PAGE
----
If you haven’t done it before, photographing fireworks might appear difficult. It really isn’t though. As support for that statement, I point you to the image above. I am pretty happy with it, but I took it many years ago, very early in my photo career, with basic entry-level equipment. So this is definitely something you can do, and it shouldn’t cost you anything.
That said, photographing fireworks does require some preparation. In fact, the difference between success and failure is often in that planning. In this article, I will walk you through the steps so that next time you plan to attend a fireworks display you will be ready.
Scout the Location
It is really important to scout the location of the fireworks display beforehand. The best way to do this is simply by arriving early. If you do that, the organizers will already be setting things up so you will gain a sense of how things will be arranged (versus scouting on a prior day when that may not be the case). This is important, not only because you want to get an overall sense of the place, but also because you’ll need to figure out the following:
- Fireworks location: You’ll need to know where they will actually be shooting the fireworks, obviously. That way you can make sure you have a clear line of sight to them.
- Access: It is common at fireworks displays to restrict access to certain areas. You’ll need to see where you can and cannot go.
- Crowds: It is important to understand where the crowds will gather. For one thing, you may want the crowd to be part of the picture. If not, you’ll need to figure out where to set up so there are no people in your way.
- Foreground: An important – but often overlooked consideration – is the foreground of your shots. The subject is obviously the exploding fireworks, and the background is just the black sky. What’s left is the foreground, and it is often the difference between a pedestrian picture of exploding fireworks and something special.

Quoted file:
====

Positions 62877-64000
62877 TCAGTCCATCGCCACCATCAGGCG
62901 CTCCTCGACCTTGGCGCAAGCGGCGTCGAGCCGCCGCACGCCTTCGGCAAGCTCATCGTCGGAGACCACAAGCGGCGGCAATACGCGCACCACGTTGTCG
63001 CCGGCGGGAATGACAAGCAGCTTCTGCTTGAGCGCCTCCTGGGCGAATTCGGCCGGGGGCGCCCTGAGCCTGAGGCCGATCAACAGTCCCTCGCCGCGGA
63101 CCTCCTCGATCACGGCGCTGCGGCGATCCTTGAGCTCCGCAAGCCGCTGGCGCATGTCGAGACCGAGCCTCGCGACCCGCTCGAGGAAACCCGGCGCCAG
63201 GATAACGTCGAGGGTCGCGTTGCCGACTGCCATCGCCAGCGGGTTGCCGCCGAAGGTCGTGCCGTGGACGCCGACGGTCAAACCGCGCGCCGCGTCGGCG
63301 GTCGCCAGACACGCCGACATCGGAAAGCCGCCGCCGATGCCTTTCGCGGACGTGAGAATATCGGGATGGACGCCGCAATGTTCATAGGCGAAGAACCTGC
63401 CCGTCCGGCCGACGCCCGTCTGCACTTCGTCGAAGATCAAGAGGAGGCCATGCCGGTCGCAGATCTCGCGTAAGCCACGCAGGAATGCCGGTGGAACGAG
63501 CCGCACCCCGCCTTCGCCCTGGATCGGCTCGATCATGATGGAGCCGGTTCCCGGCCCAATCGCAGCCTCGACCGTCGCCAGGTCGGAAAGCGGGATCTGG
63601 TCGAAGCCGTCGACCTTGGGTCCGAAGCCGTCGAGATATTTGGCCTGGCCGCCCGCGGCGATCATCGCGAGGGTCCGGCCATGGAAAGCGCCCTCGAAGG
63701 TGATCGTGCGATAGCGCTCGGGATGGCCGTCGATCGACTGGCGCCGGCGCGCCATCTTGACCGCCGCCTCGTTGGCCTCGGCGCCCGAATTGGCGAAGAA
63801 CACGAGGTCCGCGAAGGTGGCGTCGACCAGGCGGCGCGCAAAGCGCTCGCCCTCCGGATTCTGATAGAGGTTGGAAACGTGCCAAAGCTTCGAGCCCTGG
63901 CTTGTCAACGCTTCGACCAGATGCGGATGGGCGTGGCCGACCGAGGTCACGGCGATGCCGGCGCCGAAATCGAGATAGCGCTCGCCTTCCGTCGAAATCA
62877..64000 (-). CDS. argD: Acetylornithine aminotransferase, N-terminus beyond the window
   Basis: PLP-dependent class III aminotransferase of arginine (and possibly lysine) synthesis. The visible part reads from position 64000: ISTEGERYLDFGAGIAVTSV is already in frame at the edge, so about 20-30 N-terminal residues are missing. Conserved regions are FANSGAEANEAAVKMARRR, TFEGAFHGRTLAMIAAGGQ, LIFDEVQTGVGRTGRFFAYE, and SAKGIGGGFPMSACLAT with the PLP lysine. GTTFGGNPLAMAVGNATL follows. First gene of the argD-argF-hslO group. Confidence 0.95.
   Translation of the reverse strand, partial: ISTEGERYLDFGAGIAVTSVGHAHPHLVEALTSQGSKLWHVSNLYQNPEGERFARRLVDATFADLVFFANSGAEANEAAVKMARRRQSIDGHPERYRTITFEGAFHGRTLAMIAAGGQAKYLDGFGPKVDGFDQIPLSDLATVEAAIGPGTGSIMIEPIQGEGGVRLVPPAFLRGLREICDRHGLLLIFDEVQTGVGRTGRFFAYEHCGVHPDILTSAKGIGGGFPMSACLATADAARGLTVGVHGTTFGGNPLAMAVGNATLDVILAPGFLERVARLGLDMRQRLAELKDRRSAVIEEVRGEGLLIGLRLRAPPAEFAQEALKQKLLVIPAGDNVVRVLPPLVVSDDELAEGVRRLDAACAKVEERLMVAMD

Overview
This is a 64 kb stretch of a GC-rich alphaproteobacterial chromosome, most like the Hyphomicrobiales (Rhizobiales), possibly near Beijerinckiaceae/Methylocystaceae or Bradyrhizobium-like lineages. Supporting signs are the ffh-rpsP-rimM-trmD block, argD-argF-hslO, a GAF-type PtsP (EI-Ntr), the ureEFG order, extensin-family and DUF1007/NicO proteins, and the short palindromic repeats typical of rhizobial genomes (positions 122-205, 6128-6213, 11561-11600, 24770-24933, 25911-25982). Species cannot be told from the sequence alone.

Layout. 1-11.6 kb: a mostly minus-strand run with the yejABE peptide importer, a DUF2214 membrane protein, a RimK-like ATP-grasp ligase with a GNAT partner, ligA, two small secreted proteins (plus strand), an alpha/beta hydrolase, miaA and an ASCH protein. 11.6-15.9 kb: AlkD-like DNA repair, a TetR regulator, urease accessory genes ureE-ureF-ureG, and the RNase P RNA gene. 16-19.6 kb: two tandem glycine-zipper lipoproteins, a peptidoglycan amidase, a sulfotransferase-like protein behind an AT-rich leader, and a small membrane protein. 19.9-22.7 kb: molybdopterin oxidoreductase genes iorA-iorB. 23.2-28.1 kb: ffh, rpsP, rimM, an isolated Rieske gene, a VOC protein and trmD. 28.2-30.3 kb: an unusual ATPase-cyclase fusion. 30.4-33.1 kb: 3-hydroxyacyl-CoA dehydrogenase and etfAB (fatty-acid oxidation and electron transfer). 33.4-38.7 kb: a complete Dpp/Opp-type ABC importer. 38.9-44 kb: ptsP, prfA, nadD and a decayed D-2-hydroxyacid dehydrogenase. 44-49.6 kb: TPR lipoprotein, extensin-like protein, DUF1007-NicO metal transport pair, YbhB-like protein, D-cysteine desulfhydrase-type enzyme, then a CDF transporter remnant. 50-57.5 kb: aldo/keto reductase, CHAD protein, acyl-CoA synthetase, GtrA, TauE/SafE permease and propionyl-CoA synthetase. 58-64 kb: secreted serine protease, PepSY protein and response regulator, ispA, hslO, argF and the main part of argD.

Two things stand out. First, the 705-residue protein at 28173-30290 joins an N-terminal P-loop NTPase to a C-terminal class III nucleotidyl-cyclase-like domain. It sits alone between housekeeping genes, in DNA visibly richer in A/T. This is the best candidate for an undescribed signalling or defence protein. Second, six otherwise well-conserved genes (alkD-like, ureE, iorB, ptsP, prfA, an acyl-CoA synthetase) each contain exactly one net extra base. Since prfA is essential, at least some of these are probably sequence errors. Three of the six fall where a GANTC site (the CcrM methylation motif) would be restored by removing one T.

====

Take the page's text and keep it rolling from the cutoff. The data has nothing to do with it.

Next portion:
- Set Up: All these factors will give you an idea where to set up your tripod.
If you try to do all these things on the fly, bad things will happen. You’ll be rushed, for one. In addition, all the people gathered for the display will hamper your movement and ability to set up where you want. Get there early and you won’t have those problems.
Dial in the Exposure
You will also want to take some time to dial in your exposure as well. There is more to this than just getting a proper exposure level.
The most important consideration is your shutter speed. I find that a good shutter speed for these shots is between 4 seconds and 8 seconds. You can go a little faster or slower if you want, but be careful. If you use a much faster shutter speed, you won’t capture the full explosion of the firework. Even worse, what you do capture will look jagged and unpleasant. On the other hand, if you use a much slower shutter speed, things just won’t show up well in the frame.
Next, set your ISO. As with virtually every situation, you want to use as low an ISO as possible. Because you will be using a rather long shutter speed, you can often get away with using a low ISO. This is important because dark tones such as you will have in your picture lend themselves to digital noise. By keeping the ISO low you will minimize that. Start with an ISO of 100, and only raise it if you need to. That said, I frequently use ISOs of 200 and 400 as well. The point is just to keep it rather low.
Finally, set your aperture. Depth of field is usually not a big consideration in fireworks shots. The background is black and you are usually not trying to capture something immediately in front of you. Therefore, you can safely use a moderate or even large aperture. Start with a default setting of f/8 and adjust from there. Don’t be afraid to change the aperture a lot though. In fact, this is the control where you have the most latitude.
Set Up the Shot
Next you face questions about how to set up the shot. The first element of that is composition. In that respect, you should pay attention to two things.